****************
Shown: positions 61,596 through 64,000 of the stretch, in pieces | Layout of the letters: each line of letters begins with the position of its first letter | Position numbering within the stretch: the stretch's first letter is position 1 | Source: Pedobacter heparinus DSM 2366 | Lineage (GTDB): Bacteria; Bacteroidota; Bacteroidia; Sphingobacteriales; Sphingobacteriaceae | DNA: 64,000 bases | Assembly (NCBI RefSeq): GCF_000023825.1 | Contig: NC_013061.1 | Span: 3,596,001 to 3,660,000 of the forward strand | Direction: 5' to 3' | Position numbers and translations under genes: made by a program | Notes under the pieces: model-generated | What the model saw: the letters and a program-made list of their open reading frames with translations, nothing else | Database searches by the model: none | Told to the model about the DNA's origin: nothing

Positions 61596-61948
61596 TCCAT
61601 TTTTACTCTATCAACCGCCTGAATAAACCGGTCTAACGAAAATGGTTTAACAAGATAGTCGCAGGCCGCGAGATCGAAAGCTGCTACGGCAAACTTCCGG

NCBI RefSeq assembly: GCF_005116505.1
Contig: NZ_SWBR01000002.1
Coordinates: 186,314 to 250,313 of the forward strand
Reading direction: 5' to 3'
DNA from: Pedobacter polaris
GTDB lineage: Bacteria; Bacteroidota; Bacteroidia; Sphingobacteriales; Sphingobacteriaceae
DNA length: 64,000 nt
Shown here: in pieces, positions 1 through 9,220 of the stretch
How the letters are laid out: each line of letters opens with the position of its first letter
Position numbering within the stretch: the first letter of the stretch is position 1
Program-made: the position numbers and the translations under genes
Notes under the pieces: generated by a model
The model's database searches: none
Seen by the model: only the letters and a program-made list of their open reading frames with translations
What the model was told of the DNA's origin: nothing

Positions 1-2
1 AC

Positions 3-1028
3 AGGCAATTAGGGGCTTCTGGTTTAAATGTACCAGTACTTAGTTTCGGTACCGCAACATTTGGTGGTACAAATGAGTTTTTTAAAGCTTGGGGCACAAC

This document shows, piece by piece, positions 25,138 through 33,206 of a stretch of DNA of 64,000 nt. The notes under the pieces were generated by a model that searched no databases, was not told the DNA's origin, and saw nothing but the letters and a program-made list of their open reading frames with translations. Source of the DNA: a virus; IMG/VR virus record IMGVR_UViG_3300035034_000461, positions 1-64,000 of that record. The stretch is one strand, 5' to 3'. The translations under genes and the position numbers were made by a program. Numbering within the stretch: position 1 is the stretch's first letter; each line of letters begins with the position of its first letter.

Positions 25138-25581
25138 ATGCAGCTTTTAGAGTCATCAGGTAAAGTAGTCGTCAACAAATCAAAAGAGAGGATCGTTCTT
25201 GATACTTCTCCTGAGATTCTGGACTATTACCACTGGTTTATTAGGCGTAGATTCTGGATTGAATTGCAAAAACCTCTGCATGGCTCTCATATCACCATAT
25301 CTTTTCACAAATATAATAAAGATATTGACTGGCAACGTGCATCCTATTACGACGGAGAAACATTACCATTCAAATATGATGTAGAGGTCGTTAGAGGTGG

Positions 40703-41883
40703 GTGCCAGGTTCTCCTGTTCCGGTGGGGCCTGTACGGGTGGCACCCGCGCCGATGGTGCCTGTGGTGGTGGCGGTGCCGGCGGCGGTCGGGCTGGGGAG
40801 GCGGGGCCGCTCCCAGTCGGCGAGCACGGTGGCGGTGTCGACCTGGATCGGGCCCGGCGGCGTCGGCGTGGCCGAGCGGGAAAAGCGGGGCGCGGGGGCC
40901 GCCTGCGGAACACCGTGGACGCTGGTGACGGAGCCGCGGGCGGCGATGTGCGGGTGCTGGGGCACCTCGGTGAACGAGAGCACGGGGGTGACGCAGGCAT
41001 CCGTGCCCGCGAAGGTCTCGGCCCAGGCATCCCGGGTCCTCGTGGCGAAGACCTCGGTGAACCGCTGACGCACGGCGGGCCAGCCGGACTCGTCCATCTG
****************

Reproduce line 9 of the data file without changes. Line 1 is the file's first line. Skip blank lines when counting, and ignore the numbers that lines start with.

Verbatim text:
DNA from: Pedobacter polaris